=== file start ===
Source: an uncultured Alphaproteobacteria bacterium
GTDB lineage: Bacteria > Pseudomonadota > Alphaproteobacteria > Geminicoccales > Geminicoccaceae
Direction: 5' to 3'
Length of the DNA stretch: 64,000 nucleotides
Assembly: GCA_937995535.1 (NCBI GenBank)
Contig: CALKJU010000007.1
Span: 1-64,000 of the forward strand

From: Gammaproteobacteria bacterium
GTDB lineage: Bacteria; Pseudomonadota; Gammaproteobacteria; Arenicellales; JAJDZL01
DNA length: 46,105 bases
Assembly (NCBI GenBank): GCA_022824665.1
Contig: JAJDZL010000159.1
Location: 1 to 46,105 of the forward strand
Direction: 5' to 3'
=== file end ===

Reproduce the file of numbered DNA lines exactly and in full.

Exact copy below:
Source: an uncultured Alphaproteobacteria bacterium
GTDB lineage: Bacteria > Pseudomonadota > Alphaproteobacteria > Geminicoccales > Geminicoccaceae
Direction: 5' to 3'
Length of the DNA stretch: 64,000 nucleotides
Assembly: GCA_937995535.1 (NCBI GenBank)
Contig: CALKJU010000007.1
Span: 1-64,000 of the forward strand

From: Gammaproteobacteria bacterium
GTDB lineage: Bacteria; Pseudomonadota; Gammaproteobacteria; Arenicellales; JAJDZL01
DNA length: 46,105 bases
Assembly (NCBI GenBank): GCA_022824665.1
Contig: JAJDZL010000159.1
Location: 1 to 46,105 of the forward strand
Direction: 5' to 3'